Photo by *Zara
By Gail Brenner
Our moods are like weather, constantly changing. When a cloud appears, it’s time to mobilize all your resources to help you get through it. Whether you feel blue, blah, or just plain gloomy, here are some useful ways to help the cloud pass a little more quickly.
Note: If your symptoms are extreme enough to affect your daily functioning for two weeks or more, or if you have thoughts of hurting yourself, please see your family doctor or a counselor right away.
- Break tasks down into small chunks and feel a sense of accomplishment when you complete one piece before moving on to the next.
- Reduce your schedule so you have more time to relax.
- Write your feelings down on paper.
- Listen to your favorite music.
- Take a moment at the end of the day to remember at least one thing you accomplished, even if it is something basic like getting out of bed, and congratulate yourself.
- Eat three healthy meals every day.
- Minimize your alcohol intake.
- Engage in an activity that requires your concentration so you can be present rather than lost in depressing thoughts.
- Express yourself with artwork using paint or pastels.
- Treat yourself with a great deal of compassion, like you would a young child or your best friend; let go of judging yourself.
- Find a balance between keeping yourself busy and letting yourself rest.
- Look your best when you walk out the door.
- Recognize that you probably are not feeling down 100 percent of the time, and enjoy these reprieves.
- Notice if you are telling yourself a story in which you are the star of a sad and hopeless drama. See how this story doesn’t serve you. Pull your attention away by doing any of the activities mentioned in this list.
- Watch a funny movie.
- Do something special for yourself – take a bath, eat a meal of your favorite foods, get a massage.
- Talk to a trusted friend about how you are feeling.
- See if an endless loop of negative thoughts is playing in your mind about yourself, the world, and the future. Know that these thoughts are very likely to be distortions of the actual truth. As Byron Katie suggests, ask yourself, “How would it be if I didn’t think that thought?”
- Move your body – exercise, take a yoga class, enjoy a walk in nature.
- Be around loving family and friends.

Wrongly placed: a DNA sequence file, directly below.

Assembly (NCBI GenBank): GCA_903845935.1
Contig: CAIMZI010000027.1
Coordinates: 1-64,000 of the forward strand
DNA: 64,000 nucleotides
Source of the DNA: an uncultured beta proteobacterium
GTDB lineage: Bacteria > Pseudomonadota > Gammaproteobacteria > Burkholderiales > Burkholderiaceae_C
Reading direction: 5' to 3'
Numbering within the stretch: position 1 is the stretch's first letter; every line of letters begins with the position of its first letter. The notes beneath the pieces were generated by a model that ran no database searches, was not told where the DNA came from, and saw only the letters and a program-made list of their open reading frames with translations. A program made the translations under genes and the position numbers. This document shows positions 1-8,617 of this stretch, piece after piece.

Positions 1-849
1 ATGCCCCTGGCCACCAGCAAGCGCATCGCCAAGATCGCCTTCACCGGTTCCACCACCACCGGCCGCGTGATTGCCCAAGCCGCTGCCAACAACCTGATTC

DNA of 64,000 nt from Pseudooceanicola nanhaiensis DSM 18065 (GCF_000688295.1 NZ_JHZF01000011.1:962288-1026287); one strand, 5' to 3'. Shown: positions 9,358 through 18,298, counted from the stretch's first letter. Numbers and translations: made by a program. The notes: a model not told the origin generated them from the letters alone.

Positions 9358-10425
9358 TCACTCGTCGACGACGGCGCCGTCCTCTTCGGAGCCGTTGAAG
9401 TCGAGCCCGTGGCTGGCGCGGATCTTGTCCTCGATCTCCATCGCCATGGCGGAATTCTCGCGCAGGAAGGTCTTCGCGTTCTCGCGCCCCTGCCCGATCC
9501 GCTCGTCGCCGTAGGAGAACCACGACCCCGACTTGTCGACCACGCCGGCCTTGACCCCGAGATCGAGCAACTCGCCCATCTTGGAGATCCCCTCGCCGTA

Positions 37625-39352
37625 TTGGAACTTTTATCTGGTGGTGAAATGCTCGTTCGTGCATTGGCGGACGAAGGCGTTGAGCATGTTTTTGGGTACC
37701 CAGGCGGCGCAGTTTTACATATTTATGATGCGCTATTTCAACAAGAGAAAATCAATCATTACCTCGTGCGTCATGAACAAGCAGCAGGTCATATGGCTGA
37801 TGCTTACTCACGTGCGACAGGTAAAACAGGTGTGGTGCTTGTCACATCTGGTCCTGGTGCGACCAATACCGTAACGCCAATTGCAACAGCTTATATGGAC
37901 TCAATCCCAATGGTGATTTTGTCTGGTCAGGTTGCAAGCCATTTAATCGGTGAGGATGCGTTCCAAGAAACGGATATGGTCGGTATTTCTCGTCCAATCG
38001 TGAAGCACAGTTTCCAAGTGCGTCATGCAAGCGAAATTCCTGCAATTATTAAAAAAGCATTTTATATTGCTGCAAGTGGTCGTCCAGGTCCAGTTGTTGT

- See if there is a problem you can easily solve that would help you to feel better.
- Take a shower every day.
- Go to sleep at the same time every evening, taking an hour to wind down with a book and some herbal tea before you get into bed.
- Find the most loving place within you and extend your love to the part of you that is hurting.
- When you notice you are caught in endless TV watching or internet surfing, shift your attention to something more supportive.
- Turn your attention inward to realize that there is a part of you that doesn’t feel down. When you observe yourself feeling blue, take a look at that which is observing. Where is the gloomy feeling?
- Welcome your feelings and accept them as is, rather than fighting them or wallowing in them.
- Go inside yourself to find the strength to keep going.
- Let go of saying, “I should…” or “I shouldn’t…”
- Remember that the feeling will pass – and if it doesn’t seek professional help.
- Whatever you feel you lack, offer it out to someone else. For example, if you feel you lack love, be loving; if you lack friends, be friendly toward others.
- Give generously to people in every way you can think of – give a compliment, do something someone you know would appreciate, pick up the check when you are out with friends.
- Think of five things you are grateful for every day, and feel the gratitude in every cell of your body.
- Plan an enjoyable activity with a friend.
- Go outside to let the sunshine in or use a light box.
- Smile. Research shows that when we smile, we eventually begin to feel happier.
- Let yourself have the space to cry, then move on.
- See if this mood is a tap on the shoulder to get you to notice something about your life. Is there a gift that is being offered to you? What can you learn?
- Take some slow, deep breaths, letting your whole chest expand as you inhale, then exhaling out whatever you are holding on to that you don’t need.
Image courtesy of Petra
Image courtesy of AtomicPuppy68
Image courtesy of Philipp Hilpert
Any more suggestions to add that might help another reader? What is your experience of digging yourself out when you are feeling down?